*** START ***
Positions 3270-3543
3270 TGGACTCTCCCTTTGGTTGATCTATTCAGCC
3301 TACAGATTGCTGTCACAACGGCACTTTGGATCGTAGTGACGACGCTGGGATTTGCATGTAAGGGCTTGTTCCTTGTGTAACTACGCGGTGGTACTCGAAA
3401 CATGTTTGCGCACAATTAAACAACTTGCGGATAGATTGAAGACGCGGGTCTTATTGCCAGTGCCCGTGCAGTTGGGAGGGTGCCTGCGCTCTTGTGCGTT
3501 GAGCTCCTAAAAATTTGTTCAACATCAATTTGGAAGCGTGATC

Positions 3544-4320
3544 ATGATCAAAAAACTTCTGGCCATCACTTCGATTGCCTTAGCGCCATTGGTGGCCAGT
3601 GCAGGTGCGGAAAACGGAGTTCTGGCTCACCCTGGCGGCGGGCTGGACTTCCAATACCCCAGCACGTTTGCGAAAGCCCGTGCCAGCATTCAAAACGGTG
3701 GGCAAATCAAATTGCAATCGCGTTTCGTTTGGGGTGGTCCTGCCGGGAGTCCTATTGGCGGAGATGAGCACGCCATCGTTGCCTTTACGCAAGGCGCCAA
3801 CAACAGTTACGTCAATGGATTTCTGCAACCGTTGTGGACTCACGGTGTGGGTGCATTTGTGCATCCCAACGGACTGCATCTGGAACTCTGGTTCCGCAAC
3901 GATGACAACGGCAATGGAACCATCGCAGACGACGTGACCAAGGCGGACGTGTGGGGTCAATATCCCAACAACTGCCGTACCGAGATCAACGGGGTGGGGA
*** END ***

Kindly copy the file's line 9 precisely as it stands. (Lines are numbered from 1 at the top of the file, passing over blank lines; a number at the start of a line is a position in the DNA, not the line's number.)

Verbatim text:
3701 GGCAAATCAAATTGCAATCGCGTTTCGTTTGGGGTGGTCCTGCCGGGAGTCCTATTGGCGGAGATGAGCACGCCATCGTTGCCTTTACGCAAGGCGCCAA